He’d been relying on secondary sources, but they were prone to legends. The Ransom Center allowed him to peer into García Márquez’s writing techniques through the eyes of the author.

Santana-Acuña spent a month gathering informa­tion for his book in the archives, where he was able to debunk myths and offer new details about how García Márquez created his masterpiece. He also used this research to write articles for The New York Times, The Atlantic, Time Magazine, El Pais and more. His work on the García Márquez Collection led to Ransom Center Director Steve Enniss offering Santana-Acuña the chance to curate the first major exhibition of the writer’s archives.

Santana-Acuña was honored and a bit overwhelmed. He considers himself an “avid consumer of exhibitions” and grew up familiar with gallery spaces thanks to his father, a painter, but he had no curatorial experience.

He dove into the challenge, encouraged by Whitman's spirit of transcending academia and reach­ing broad audiences outside the classroom. “I took the exhibition as an opportunity for teaching and doing research by other means,” Santana-Acuña says.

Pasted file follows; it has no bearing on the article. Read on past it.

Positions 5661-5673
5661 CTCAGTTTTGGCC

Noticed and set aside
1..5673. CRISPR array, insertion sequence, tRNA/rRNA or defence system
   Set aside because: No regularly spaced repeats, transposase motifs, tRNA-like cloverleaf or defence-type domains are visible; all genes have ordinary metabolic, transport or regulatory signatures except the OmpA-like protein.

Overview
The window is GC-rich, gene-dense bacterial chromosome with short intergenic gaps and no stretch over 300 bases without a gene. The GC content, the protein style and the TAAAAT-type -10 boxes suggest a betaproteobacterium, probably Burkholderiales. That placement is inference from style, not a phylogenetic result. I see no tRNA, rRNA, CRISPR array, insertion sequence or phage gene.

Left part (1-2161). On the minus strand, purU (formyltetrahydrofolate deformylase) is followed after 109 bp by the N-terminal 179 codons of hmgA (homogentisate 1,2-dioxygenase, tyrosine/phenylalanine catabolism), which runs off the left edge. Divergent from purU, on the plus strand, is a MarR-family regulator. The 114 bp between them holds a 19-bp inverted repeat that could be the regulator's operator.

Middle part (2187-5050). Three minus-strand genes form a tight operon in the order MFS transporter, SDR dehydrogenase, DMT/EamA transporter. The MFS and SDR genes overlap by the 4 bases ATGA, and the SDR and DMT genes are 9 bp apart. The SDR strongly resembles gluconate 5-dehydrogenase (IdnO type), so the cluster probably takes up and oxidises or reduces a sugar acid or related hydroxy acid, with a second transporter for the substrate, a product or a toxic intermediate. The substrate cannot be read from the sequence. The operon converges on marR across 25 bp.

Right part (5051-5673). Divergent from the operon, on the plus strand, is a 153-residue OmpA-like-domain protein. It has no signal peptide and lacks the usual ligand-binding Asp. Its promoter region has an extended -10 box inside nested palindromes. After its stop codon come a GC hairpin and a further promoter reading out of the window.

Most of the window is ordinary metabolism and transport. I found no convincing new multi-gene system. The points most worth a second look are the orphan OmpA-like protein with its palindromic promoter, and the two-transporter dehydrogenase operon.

José Montelongo, a former librarian at UT Austin who is now the Latin American Books curator at the John Carter Brown Library, says Santana-Acuña’s work on the book and exhibition attest to his effort to demonstrate that a literary classic is not formed by a solitary genius, but instead by a “complex network of readers, editors, agents, collaborators and friends, plus a little bit of luck and a whole lot of talent.”

“Álvaro’s work is like the moment when the single dove made of origami paper is opened and displayed and it turns out to be an entire flock of birds, all of them mysteriously flying in one direction—literary fame, glory, and all the good and bad that comes with it,” Montelongo says. 

Building the exhibit was a joy for Santana-Acuña. He spent two weeks in mid-2019 selecting from a dozen Ransom Center collections, including manuscripts by authors who influenced García Márquez such as Ernest Hemingway, Jorge Luis Borges, Virginia Woolf, James Joyce and William Faulkner.